You remember middle school right? That time of awkward adolescence when we tried on multiple personalities to see which one really fit?
Middle school kids are kind of like a website, always trying to test out something new to see if it makes them better (or cooler).
Another product of middle school was what we learned in science class, an analytical practice called The Scientific Method.
Unlike the middle school student, digital managers have an opportunity to use the Scientific Method to make smart decisions about what makes the site or marketing programs better. The middle school kid? I don’t even want to know how they came to decisions.
We often hear “lets test it” or “we can test it out to see if it has legs” when discussing opportunities to improve digital performance.
However, we’ve probably all been part of tests that have gone awry because the schematics were not planned out effectively. We’ve also been privy to clients (or bosses) who believe in “perpetual testing” – the idea that we should always be testing, for testing’s sake. However, if we apply the principles of the Scientific Method to our marketing tests, we can alleviate both of these outcomes.
By using the Scientific Method, we’ll ensure the test works at delivering an answer, as well as provide a foundation for eventual testing completion. So, what exactly are the principles of the Scientific Method and how can they help? Read on.
Principle 1: Characterizations
Characterizations are “observations, definitions and measurements” of the subject. Think of these as your baseline performance statistics.
- What’s the CTR and conversion rate?
- What’s the current hero image?
By truly understanding your starting point, we form the basis of measuring the effects of change on the program. Many times we “test” without having a performance standard by which to measure success, so when we look back, we still can’t determine if the test was successful, so we test again.
Principle 2: Hypotheses
Hypotheses are suggested explanations of a phenomenon or a reason assumption suggesting possible correlation. Not to be confused with predictions (an equally important part of the Scientific Method), hypotheses seek to provide answers as to why things happen, which can then be experimented against in order to determine its accuracy.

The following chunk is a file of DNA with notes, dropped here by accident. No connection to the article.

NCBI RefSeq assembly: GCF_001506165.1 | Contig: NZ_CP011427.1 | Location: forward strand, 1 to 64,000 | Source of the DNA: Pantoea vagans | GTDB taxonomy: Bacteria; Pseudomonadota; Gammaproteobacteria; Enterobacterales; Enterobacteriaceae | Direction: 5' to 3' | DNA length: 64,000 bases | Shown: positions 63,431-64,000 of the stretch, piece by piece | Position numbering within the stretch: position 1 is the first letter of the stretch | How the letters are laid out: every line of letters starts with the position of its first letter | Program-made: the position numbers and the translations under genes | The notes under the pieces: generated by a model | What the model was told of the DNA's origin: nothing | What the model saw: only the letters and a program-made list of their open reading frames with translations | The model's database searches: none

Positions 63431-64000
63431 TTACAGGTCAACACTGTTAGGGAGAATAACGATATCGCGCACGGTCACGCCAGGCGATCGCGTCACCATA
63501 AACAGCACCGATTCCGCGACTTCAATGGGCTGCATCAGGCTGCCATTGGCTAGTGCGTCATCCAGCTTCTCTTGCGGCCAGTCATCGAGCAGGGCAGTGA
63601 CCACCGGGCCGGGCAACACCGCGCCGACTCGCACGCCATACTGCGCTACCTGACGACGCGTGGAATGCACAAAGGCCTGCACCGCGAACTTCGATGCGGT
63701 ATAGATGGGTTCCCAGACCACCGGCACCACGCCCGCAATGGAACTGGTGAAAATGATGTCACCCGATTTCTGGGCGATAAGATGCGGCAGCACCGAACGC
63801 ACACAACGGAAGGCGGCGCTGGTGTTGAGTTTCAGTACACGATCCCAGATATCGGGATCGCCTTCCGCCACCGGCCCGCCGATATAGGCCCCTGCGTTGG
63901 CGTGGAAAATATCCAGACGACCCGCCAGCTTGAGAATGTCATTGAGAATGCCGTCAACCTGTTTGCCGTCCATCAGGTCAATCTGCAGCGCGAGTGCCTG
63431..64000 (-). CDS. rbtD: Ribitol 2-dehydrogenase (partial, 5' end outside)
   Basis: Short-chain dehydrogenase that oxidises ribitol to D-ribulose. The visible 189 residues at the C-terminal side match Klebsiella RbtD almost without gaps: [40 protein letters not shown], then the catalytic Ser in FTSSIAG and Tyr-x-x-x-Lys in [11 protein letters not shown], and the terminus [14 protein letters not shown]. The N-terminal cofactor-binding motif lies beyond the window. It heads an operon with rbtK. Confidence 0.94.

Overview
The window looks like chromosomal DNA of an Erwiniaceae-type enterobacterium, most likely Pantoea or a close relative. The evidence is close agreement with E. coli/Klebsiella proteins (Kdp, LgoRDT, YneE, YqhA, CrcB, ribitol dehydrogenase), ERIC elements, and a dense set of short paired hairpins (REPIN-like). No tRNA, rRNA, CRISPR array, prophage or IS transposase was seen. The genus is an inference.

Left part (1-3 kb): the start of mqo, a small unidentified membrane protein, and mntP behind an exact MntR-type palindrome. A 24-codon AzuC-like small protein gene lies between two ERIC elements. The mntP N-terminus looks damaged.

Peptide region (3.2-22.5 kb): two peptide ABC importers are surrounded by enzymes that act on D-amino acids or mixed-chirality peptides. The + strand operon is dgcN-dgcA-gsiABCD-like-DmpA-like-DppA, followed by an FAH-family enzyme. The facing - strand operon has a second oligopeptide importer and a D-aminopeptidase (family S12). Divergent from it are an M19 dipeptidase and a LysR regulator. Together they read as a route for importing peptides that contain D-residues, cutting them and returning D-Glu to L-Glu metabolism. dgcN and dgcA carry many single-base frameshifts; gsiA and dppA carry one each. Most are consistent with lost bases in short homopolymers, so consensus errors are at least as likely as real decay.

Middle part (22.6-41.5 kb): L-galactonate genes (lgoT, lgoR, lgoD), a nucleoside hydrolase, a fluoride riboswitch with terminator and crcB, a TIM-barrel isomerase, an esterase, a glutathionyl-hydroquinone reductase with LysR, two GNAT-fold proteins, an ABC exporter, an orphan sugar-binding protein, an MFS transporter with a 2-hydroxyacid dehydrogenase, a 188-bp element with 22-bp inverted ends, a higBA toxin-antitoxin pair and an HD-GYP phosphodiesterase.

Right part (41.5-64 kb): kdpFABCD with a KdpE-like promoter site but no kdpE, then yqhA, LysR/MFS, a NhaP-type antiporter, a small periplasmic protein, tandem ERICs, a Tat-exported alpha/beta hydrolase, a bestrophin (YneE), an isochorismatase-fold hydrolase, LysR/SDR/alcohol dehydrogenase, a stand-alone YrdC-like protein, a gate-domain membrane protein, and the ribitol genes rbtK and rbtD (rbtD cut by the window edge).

Potential digital marketing hypotheses could be:
- Active shoppers are more inclined to convert and buy than passive shoppers (search marketing anyone?)
- Consumers respond more to brands they are familiar with
- Consumers won’t spend more than five minutes checking out from a shopping site
Hypotheses are the key to unlocking new thinking. Developing and testing new hypotheses improves the marketing for our clients and pushes results further.
Principle 3: Predictions
Predictions are often mistaken for hypotheses (I know, I do it myself), but whereas hypotheses seek to explain why behavior happens, predictions predict what will happen based on change.
Some examples of digital marketing predictions:
- By changing the call to action, our CTR will improve 50 percent.
- If we remove steps 3 and 4 from the order process, conversion rates will improve 10 percent.
- Search re-targeting will have a 20 percent lower CPA than behavioral targeting.
Clients are seeking this type of thinking from agencies or digital departments. If we set forth on a test, we should have some expectation of what will happen (or we would not propose the test, right?) By establishing the predictions prior to the test, we create goals for defining success of the test; thereby lessen the requirement for perpetual testing.
Principle 4: Experiments
Experiments obviously are the tests themselves. When conducting the experiment, there are two important factors:
- Control Group: This segment doesn’t change and is used as the barometer by which to measure the effect of change.
- Variable Isolation: Variable isolation is the practice of isolating a single variable and changing it to determine its impact on the prediction. It is this isolation that allows for tests to be conducted successfully. Without isolation the ability to prove causation is severely limited and often leads to re-testing.
The Scientific Method is alive and well within the digital (and direct) marketing landscape. It is a powerful tool in driving performance forward.
Hypotheses and predictions really begin to show what should be tested, whereas characterizations and experimentation show how to test.
And in the words of my middle school science teacher, “Keep on